Southern and western Kordofan states did not witness direct conflict; however, they have been affected by road blockades and a scarcity of food, fuel, and clean water, leading to the disruption of essential institutions and banking services. Women have not been spared from security threats and violence; they have been forcibly used to gather information, and some women have been abducted in front of their helpless families due to the overwhelming power of the armed forces and the absence of any impartial authority. These security and economic tensions have limited the work of women’s groups, which have resorted to limited coordination through WhatsApp groups despite the weak mobile communication networks.   

We are the Women of the Nuba Mountains Initiative/South Kordofan, which is part of the Mothers of Sudan initiative and the Peace for Sudan platform. We are a group of women’s organisations, networks, activists, and social and legal platforms representing all states in Sudan. Under the slogan “No to War”, we call for an immediate and permanent cessation of the war.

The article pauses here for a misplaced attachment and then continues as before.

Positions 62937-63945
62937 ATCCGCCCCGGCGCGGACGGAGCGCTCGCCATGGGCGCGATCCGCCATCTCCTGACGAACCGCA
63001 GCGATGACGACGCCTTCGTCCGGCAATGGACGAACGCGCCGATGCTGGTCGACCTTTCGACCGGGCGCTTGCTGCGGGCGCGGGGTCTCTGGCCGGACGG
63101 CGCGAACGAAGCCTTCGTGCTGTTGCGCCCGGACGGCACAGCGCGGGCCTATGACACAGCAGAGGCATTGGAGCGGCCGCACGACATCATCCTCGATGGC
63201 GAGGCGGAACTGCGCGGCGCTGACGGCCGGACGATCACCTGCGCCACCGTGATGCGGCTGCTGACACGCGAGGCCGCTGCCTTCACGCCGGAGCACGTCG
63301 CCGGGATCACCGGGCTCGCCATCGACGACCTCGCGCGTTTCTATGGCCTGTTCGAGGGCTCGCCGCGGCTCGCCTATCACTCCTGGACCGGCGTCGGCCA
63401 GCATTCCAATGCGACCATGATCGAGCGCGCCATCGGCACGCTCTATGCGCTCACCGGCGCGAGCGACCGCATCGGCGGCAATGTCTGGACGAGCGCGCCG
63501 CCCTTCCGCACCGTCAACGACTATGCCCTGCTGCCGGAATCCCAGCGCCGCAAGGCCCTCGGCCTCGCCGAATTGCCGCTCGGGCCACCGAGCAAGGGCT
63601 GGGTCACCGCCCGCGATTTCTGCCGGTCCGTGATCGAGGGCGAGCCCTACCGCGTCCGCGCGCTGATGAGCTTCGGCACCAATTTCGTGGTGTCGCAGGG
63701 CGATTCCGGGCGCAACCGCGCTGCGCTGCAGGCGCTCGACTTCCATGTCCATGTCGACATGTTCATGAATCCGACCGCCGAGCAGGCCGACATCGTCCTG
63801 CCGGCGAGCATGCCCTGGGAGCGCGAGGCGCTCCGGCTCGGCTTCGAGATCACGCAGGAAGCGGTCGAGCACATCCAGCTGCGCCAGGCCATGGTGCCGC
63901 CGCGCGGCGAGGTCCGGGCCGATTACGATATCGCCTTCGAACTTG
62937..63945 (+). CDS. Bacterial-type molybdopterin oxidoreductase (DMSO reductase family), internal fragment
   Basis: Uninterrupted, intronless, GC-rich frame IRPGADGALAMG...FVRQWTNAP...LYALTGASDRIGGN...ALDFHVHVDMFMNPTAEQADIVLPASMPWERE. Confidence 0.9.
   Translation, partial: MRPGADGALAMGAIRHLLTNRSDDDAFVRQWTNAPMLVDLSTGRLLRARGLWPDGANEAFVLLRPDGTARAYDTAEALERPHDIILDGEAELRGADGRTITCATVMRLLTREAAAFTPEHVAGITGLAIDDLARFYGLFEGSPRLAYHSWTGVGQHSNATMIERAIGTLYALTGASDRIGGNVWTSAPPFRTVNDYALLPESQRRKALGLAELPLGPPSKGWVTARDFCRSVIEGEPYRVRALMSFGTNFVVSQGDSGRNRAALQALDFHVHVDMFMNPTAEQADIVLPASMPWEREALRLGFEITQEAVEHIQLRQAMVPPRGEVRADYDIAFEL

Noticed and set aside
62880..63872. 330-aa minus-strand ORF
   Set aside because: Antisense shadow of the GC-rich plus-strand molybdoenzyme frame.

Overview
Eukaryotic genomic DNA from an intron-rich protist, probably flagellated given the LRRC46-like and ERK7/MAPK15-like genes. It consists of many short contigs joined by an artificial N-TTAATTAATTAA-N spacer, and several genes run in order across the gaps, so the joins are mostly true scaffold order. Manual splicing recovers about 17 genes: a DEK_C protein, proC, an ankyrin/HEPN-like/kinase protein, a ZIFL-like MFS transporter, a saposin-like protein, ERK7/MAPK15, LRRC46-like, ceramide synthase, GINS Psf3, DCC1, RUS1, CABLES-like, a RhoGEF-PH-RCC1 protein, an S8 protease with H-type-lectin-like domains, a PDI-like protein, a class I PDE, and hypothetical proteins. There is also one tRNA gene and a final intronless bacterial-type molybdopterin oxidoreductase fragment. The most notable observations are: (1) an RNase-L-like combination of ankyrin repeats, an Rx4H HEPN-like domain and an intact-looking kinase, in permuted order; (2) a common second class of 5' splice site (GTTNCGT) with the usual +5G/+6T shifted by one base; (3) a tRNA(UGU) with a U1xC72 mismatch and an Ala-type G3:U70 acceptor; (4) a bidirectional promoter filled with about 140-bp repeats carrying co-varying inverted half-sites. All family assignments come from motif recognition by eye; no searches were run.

We are collaborating with displaced and affected families to provide assistance in the form of shelter, food, medical and healthcare supplies, and psychological support. We are also collecting information about the conditions of women in conflict and displacement areas and submitting reports to assist them. And we are coordinating women’s initiatives to improve the situation of women and girls, and coordinating the hosting of displaced families, especially in the absence of open camps or shelter centers other than schools. 

Illustration: UN Women/Michael Lusaba

Barkhado*, Khartoum State

Barkhado* is a Sudanese activist with a master’s degree in peace and development. She is interested in youth political participation, human rights and peacebuilding, serving as a 2023 UN youth delegate and a delegate at the Global Peace Chain. She worked on the Project for Supporting Democratic Transition in Sudan and served as a coordinator for the Transitional Justice Project with “Open Up”, as well as running the International Relations Office at the Institute of Judicial and Legal Sciences.